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Carbon monoxide detector attached to wall of home
January 08, 2024

Where To Place Carbon Monoxide Detectors In Your Orlando House

Homeowners must protect against numerous risks like burglary, flooding, and fire. But what about a danger that can’t be detected by human senses? Carbon monoxide creates a unique challenge because you may never realize it’s there. Despite that, using CO detectors can effectively shield yourself and your household. Learn more about this hazardous gas and where to place carbon monoxide detectors in your Orlando residence.

What Is Carbon Monoxide?

Referred to as the silent killer as of a result of its lack of odor, color, and taste, carbon monoxide is a common gas caused by the incomplete combustion of fuels. Any appliance that uses fuels like a fireplace or furnace can generate carbon monoxide. Even though you normally won’t have a problem, difficulties can present when appliances are not frequently inspected or properly vented. These oversights may lead to a proliferation of the potentially lethal gas in your interior. Generators and heating appliances are the most frequent causes for CO poisoning.

When subjected to minute levels of CO, you may notice dizziness, headaches, fatigue nausea, or vomiting. Extended exposure to elevated concentrations may result in cardiorespiratory failure, and potentially death.

Tips For Where To Place Orlando Carbon Monoxide Detectors

If you don’t use a carbon monoxide detector in your interior, get one today. Ideally, you should install one on every floor, including basements. Explore these suggestions on where to place carbon monoxide detectors in Orlando:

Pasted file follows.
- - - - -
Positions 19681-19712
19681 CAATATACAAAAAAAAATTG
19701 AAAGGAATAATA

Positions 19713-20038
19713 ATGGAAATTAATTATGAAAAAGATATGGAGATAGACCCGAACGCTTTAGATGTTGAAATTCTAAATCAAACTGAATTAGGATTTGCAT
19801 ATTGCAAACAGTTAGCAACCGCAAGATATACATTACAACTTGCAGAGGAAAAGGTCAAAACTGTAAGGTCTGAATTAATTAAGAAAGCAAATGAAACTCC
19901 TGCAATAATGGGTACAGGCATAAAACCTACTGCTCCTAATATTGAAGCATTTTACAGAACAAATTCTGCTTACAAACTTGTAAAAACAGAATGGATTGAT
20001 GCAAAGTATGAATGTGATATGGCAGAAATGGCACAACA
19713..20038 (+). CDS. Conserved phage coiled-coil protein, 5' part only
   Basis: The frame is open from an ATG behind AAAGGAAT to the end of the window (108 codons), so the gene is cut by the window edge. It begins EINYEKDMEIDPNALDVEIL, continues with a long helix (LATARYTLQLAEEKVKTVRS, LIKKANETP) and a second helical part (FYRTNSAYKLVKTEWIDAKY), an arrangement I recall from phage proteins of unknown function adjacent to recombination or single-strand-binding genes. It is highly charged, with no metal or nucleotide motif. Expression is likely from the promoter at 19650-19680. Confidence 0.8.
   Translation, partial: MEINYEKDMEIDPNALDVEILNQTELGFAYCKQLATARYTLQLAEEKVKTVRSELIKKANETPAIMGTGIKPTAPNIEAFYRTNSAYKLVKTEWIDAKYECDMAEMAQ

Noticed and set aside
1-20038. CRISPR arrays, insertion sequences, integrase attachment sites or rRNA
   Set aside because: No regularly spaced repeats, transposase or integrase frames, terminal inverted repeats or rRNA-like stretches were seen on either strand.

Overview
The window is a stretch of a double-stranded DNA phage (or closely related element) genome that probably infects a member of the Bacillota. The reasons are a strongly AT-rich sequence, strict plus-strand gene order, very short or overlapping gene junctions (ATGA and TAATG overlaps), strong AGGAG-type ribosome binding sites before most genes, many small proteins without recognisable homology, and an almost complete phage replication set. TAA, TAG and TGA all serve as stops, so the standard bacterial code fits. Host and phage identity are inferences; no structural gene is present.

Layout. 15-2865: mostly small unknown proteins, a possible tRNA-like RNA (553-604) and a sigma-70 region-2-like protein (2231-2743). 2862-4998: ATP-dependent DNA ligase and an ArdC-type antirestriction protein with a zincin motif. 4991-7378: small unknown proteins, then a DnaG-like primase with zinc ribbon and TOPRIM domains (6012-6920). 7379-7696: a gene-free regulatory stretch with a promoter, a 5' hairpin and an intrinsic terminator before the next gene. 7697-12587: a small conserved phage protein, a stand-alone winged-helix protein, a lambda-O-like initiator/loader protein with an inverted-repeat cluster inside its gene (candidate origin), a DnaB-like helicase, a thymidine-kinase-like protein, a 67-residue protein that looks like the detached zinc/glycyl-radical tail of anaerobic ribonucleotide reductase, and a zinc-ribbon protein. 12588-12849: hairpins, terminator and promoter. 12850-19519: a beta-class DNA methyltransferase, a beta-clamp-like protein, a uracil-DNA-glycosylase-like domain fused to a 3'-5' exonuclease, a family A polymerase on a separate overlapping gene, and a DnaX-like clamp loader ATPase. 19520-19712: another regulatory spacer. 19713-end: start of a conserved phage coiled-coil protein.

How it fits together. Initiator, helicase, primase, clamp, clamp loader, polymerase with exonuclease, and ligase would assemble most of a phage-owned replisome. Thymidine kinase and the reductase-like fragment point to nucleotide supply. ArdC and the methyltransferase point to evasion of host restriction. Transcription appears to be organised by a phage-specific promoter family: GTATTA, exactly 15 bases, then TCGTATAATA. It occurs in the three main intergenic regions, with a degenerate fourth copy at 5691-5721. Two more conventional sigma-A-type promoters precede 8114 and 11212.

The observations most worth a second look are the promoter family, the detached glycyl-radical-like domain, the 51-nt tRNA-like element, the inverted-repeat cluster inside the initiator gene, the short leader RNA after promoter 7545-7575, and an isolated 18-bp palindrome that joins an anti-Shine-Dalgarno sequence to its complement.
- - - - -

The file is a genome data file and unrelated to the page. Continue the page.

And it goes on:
• Install them on each level, specifically in places where you have fuel-burning appliances, like water heaters, furnaces, gas dryers, and fireplaces.
  • You should always use one within 10 feet of bedrooms. If you only have one carbon monoxide detector, this is where it should go.
  • install them about 10 to 20 feet from potential CO sources.
  • Avoid affixing them immediately beside or above fuel-utilizing appliances, as a non-hazardous amount of carbon monoxide may be released when they kick on and prompt a false alarm.
  • Secure them to walls approximately five feet above the ground so they may sample air where occupants are breathing it.
  • Avoid installing them in dead-air areas and near doors or windows.
  • Install one in areas above garages.

Inspect your CO detectors often and maintain them per manufacturer guidelines. You will usually need to replace units every five to six years. You should also ensure any fuel-burning appliances are in in good working condition and have proper ventilation.